For those desperate to persuade themselves that New England is still among the world’s most attractive cities, I would challenge you to challenge yourself to meet up with 30 typical Chinese men in Boston on Feb. 21. At some point, and probably around 9 p.m., one of them might crash you in the local Marriot.
Boston boasts more than 150,000 Chinese immigrants, and I’ve lived here for a while. I know this for sure because I think of it constantly.
These men come to the States with substantial educational backgrounds and earn top salaries (I get paid several thousand dollars more than I would on the island, if I was Chinese). And they’re impossible to meet here, so when I told one of my new friends that she might like to go for a drink with James Rodríguez, the Brazilian phenom on Manchester United’s books, she immediately said, “That’s not a really a good idea. He comes in and goes straight to bed.”
James Rodríguez would come in, go straight to bed, and probably not dance in a hot tub. Photo: Christopher Lee Photography/Getty Images
Is he someone you’d like to meet? My friend is not alone in that view. While traveling in Southeast Asia, I was constantly reminded to “stalk James.” He’s often described as “archetypal” — sort of like Salman Rushdie but more “attractive.”
On Facebook, there are countless images of him shirtless in bed — but, like a phoenix rising from the ashes, he is always the same: shirtless, still youthful and, as it happens, talented. From the moment he stepped out of the cold airwaves of Telefe to the moment he made his United debut, he’s been an enthusiastic party animal who appears to have aged only a few years.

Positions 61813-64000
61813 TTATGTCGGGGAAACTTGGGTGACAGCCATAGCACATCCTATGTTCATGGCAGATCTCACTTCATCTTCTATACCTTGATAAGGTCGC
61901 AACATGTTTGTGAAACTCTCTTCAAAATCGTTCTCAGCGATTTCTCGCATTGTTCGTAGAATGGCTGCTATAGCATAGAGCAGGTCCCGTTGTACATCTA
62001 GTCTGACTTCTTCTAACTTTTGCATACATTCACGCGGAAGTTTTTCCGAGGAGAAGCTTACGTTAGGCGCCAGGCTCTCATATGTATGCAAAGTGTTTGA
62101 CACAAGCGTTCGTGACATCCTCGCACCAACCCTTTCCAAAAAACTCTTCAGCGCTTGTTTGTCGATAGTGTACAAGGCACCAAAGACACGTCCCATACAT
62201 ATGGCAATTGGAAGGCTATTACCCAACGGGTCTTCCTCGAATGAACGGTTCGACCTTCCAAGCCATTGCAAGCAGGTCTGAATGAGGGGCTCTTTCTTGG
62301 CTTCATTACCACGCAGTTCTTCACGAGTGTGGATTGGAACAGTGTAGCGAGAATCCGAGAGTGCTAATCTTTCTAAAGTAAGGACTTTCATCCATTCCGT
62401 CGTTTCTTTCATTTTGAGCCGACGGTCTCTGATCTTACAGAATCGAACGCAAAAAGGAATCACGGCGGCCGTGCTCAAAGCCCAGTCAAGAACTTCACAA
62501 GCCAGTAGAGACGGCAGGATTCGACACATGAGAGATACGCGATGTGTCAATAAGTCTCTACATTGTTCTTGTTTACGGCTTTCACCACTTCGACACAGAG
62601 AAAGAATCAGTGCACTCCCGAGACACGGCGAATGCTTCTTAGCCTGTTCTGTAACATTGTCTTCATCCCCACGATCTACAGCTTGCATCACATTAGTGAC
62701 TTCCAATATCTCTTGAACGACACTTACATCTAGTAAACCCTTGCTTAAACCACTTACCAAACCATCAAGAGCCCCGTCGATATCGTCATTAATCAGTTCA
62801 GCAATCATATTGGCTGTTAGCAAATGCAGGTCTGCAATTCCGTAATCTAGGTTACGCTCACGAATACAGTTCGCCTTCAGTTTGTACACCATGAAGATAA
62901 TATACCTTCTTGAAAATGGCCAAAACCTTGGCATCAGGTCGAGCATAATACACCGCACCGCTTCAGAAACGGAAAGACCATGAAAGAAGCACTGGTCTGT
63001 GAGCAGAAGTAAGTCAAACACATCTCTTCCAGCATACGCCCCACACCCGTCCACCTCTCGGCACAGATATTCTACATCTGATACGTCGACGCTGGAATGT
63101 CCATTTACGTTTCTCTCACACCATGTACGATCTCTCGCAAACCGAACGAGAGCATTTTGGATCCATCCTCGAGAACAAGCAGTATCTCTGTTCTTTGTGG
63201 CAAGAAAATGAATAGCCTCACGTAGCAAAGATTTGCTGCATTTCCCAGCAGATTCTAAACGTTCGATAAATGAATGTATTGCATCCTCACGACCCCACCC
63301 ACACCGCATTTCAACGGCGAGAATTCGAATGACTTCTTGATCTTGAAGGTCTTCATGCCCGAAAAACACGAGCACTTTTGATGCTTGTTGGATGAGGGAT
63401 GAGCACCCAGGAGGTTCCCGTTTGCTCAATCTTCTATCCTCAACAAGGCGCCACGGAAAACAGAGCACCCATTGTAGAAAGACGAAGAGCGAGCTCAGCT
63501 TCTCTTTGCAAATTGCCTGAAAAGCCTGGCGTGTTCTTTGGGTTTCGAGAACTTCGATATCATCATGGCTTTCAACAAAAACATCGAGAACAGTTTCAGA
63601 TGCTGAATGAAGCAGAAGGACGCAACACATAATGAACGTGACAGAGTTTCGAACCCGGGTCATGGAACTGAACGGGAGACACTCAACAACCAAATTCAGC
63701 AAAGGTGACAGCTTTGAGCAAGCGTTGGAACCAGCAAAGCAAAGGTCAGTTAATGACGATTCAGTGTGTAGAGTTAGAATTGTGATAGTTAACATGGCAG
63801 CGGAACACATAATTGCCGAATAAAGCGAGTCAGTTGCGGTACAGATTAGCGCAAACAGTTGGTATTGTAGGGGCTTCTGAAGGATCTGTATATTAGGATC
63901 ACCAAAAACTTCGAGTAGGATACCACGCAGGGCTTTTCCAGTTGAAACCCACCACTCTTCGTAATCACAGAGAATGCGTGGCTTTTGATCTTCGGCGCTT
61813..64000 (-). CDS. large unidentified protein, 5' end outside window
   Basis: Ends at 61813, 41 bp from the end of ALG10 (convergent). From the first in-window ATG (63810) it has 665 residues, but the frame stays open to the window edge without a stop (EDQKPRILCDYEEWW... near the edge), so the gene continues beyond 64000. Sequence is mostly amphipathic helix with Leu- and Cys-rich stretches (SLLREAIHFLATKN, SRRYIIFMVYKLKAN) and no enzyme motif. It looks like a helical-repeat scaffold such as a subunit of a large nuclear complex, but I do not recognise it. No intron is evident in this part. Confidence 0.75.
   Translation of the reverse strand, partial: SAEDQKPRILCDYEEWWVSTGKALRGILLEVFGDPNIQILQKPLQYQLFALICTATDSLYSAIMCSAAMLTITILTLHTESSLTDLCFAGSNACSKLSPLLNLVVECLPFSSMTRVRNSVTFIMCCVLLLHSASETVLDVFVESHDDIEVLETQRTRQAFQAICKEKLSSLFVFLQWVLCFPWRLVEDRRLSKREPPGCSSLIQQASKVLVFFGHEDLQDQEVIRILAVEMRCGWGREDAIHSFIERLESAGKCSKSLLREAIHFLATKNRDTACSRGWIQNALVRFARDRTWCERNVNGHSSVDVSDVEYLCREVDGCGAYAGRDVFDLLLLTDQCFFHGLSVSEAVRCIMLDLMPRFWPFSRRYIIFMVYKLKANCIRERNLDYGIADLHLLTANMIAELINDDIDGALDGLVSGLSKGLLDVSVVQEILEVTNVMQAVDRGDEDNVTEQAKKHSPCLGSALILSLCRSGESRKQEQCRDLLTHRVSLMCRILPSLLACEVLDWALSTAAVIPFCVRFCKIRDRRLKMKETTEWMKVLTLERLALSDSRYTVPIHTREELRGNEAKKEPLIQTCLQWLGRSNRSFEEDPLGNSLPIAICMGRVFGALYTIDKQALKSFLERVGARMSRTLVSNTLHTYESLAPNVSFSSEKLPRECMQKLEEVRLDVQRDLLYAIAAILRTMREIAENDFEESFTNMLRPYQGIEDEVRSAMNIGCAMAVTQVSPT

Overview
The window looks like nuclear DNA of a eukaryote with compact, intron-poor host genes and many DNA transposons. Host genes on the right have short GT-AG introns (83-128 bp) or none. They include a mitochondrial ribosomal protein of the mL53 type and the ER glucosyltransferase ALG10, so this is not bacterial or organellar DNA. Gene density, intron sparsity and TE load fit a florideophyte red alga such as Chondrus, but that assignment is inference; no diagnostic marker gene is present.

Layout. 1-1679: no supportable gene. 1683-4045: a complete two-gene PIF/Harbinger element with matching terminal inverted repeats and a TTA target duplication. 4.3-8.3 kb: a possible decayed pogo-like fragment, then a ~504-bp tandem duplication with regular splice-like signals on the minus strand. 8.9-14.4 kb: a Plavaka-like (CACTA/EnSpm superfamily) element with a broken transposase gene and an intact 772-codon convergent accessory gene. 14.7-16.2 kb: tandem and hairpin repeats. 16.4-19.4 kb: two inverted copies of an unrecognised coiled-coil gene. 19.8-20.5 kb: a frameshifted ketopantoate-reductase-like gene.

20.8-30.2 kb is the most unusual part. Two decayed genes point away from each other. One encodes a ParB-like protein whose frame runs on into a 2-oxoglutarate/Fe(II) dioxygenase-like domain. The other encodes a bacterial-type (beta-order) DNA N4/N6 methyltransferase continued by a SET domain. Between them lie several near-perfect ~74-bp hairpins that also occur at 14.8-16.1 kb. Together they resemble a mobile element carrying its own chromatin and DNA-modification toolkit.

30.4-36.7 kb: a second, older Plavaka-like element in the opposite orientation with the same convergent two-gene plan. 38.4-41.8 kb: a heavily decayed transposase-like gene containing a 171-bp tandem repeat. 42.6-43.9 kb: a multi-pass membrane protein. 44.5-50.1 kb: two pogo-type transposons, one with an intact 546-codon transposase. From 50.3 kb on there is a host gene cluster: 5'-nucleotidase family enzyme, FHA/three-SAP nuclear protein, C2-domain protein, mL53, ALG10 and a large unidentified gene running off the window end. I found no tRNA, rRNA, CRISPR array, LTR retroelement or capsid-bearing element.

James Rodríguez seemed like the first player ever who talked about the banana whilst on the field. Perhaps he was just joking. But anyone who was there to witness the game of his junior and senior years in Spain watched with awe as he progressed to “señor niño” to “la mana del punto.”
Photo: Paul Jones-Jones/Getty Images
Other players have showed off their glitzy frontiers. (Luke Shaw, anyone?) But Rodríguez is different: He pays no attention to his appearance. He looks as “normal” as any other athlete and is not an especially handsome man. As an aside, he’s also somewhat impervious to disappointment. When United scored a few weeks ago in a 2-1 win over Southampton in the League Cup, Rodríguez ran all the way from the center circle to the goals, jumping and chasing back all the way. He was breaking all sorts of records. There was no falling down or celebrating. He looked as delighted as if he’d won the Cup.
But he couldn’t get through the crowd of supporters. He was off to the side where he opened his heart to us. He said nothing, but we could hear his heart beating. I think our hearts were beating too.
Rory Smith is the author of The Madrassas of Los Angeles and is a frequent Guardian contributor.